The governors are getting together to shake their wise, governmental heads over the sad state of affairs of American high schools, which need major repair. Bill Gates, the drop-out, showed up and opined that high schools are "obsolete."
In my opinion, not much of any worth is going to come out of this unless the political
establishment intends to take on the educationist establishment. And that isn't going to happen, as each pack feels it is beholden to the other. From top to bottom, the educationists need a serious smack-down, to eliminate people teaching out of their specialty, or teaching without a specialty, or teaching nonsense using untested faddish methodologies proposed by morons with degrees and adopted on faith by aspiring morons.
The sad spectacle of the current Ward Churchill blogging frenzy fits right in here. The shame of it isn't Ward Churchill. He's just another unprincipled opportunist and if it wasn't this, it would be some other scam probably involving making money at home by stuffing envelopes. No, the shame of it is that U.C. hired him and gave him tenure in the first place. Higher education. Right.
People don't recognize that America has a product that is in demand world wide -- higher education. Students come from all over the world to go to our graduate schools. I bet that many of our own college graduates can't compete effectively in those same graduate schools. (Maybe because their undergraduate degrees are in gender studies or protest literature, and not calculus. Lord knows, we've had at least 40 years of higher education where it wasn't necessary to have any math or foreign languages. I know; I did it.) Nevertheless, the achievement requirements necessary to get into college keep dropping as the educationist establishment needs to fill up classroom seats. So, colleges offer remedial courses to incoming freshmen. You can call it serving those who are "under-advantaged" all you want, but it amounts to filling up college classroom seats that can't be sold otherwise than by lowering admission standards. And it shows the problem. Keep it up, and our graduate schools will lose their effectiveness and appeal, with the possible exception of medical schools. (To date, medical schools still worry about brain surgeons having learned their basic science from people who idealize the earth as a living, concious, single organizm. )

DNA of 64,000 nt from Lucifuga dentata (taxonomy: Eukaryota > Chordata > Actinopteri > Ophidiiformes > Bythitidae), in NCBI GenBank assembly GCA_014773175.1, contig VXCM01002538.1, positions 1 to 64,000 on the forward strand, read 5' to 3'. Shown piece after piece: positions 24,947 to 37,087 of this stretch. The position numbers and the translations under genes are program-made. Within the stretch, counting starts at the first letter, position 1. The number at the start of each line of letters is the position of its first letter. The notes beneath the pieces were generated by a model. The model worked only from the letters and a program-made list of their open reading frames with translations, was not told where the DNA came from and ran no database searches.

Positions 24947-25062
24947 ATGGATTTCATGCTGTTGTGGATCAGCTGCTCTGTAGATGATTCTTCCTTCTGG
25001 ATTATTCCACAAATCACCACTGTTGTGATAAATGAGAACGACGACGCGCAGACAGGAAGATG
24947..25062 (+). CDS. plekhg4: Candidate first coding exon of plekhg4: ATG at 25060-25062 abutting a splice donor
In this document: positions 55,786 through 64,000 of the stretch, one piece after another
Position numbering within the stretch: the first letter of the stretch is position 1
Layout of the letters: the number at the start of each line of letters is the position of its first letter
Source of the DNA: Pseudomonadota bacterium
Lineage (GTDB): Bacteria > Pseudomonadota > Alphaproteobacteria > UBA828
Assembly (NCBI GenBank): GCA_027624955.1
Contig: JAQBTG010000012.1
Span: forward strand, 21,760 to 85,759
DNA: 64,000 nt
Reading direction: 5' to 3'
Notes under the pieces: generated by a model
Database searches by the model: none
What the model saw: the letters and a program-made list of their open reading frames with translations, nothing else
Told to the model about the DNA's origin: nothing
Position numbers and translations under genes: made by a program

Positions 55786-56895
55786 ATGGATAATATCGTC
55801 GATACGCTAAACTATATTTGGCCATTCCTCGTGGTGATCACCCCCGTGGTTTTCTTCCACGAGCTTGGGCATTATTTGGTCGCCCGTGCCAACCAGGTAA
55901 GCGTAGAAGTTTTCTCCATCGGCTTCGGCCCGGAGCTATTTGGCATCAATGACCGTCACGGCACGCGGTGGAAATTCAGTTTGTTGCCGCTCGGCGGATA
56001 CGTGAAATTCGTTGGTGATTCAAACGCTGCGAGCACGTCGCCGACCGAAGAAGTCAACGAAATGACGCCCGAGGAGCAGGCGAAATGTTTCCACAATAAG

Until the political will develops to get in there and flush the problems away, we are going to continue down the same sad path. People must be fired and expelled from the system. Start with any instructor who has ever, in a high school class, spread a lot of poster paper, paste, markers, and picture magazines on the floor and instructed the students to make collages about world hunger, or discrimination, or homelessness, or global warming, or, well, anything! And if it turns out that the students truly weren't capable to doing anything more challenging than making collages, then fire every instructor they had in the lower classes.
To be fair, lots of dedicated, intelligent people go into education to become teachers. They mostly leave teaching after a few years to go to law school, or sell real estate or insurance, or sign up for military service.
Maybe Mr. Gates is right. Don't fix high schools. Call them obsolete and install replacements.
A long time ago, a wealthy man saw a problem and used his personal wealth to support literacy. You know. Carnegie libraries. Maybe . . . . . . . Microsoft Academies?